Drought or No Drought ?


Apocalyptic Schadenfreude

What the New York Times — and everybody else — gets wrong about California’s water crisis.

By Steven Johnson


But then I started spending more time in California and realized that the water situation there is far more complex than it had seemed from the Atlantic states. Which is why it has been particularly interesting to read the extensive coverage of California’s water crisis in the New York Times for the past few days, in the wake of Governor Brown’s executive order last week limiting water usage across the state. There has been some great reporting and data analysis in this sequence of stories. (This, for instance, is one of the most useful infographics I’ve seen all year.) Yet I think some of the complexity of the situation has been sacrificed in order to adhere to the familiar moral that the state’s residents are finally getting their environmental just deserts. Consider the opening paragraph of Sunday’s story:


But isn’t water a deal breaker? If you live in a region that doesn’t have water, you’re going to hit a wall eventually, and that lifestyle is going to come back to haunt you. Yet California is so big and so ecologically diverse that it’s impossible to condense it into a simple story of living-beyond-our-limits. Arizona is a desert; Nevada is a desert. But large parts of California are temperate rain forests; the mediterranean climate of Sonoma gets almost as much rain in an average year as New York. In the middle of an historic drought, the reservoirs in the Bay Area are close to capacity. Measured by the mile, and not state boundaries, lumping northern California in with the abuses of Palm Springs is like blaming Maine in August for the surge in air conditioning in steamy Washington, D.C.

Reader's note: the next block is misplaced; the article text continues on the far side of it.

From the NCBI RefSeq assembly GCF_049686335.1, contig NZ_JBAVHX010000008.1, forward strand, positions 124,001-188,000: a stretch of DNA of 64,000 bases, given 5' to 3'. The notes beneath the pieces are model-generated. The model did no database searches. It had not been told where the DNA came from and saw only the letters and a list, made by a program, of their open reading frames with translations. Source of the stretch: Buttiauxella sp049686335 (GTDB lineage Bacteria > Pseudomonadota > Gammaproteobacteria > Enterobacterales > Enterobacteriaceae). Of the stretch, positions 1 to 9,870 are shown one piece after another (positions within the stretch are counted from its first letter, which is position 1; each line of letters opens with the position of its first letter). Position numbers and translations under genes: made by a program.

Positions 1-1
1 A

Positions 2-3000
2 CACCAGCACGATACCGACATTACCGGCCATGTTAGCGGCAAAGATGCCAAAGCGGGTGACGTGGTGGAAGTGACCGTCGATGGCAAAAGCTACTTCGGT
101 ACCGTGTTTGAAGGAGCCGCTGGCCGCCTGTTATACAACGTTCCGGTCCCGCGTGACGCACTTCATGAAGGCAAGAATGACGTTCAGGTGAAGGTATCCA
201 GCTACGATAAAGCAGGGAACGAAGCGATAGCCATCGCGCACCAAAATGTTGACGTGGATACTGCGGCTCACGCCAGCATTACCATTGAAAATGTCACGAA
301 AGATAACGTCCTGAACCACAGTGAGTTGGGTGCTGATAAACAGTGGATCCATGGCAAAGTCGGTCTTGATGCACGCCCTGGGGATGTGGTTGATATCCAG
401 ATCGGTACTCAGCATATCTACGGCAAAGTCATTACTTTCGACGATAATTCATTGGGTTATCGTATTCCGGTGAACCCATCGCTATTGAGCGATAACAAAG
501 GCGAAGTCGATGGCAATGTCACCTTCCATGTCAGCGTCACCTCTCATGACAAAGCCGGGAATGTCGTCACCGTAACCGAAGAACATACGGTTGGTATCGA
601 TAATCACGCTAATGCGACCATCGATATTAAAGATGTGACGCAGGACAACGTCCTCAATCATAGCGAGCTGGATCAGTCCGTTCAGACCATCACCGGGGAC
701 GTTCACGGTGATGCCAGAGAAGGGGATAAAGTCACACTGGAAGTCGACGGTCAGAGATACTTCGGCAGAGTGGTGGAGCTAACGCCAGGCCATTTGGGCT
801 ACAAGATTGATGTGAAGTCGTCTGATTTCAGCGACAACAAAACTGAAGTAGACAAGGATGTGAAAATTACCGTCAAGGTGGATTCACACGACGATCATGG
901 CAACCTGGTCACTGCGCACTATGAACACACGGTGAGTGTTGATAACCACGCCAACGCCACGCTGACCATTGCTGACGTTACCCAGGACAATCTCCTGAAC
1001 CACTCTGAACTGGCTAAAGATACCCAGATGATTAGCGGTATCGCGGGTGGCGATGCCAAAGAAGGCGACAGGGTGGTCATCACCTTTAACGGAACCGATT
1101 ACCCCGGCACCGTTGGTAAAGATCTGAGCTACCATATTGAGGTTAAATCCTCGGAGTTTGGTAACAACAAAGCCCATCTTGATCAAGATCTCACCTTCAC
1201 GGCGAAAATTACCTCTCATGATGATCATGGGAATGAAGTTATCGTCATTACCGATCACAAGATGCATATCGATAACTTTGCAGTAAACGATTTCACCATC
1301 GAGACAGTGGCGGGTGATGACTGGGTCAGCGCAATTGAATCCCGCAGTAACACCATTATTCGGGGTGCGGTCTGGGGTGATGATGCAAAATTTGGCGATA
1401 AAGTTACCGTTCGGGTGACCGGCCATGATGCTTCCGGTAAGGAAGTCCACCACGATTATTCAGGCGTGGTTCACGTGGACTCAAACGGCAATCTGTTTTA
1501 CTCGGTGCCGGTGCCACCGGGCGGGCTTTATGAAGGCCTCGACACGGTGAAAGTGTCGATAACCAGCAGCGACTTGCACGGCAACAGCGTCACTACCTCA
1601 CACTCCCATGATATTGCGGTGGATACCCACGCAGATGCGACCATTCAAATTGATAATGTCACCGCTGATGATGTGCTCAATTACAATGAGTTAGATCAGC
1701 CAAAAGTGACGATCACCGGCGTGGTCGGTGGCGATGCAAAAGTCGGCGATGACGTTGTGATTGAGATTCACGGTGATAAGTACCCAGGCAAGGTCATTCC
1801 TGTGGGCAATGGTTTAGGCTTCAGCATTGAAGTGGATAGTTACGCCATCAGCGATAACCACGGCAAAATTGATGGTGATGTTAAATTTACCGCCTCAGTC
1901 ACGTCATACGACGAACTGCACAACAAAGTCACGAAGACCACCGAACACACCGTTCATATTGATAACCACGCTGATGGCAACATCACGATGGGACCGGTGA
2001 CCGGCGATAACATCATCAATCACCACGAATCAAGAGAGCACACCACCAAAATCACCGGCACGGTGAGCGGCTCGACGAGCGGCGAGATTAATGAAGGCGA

The single most important statistic in understanding the current crisis is this: 80% of California’s surface water supports the farms of the Central Valley. Compared to that massive flow, the residential abuses are almost an afterthought. If every single human being living south of Los Angeles packed up and moved to rainy Oregon, it wouldn’t improve California’s water situation as much as a mere 10% decrease in the water used by the Central Valley farmers.

Read the full story: Medium

Author: Willem Van Cotthem

Honorary Professor of Botany, University of Ghent (Belgium). Scientific Consultant for Desertification and Sustainable Development.

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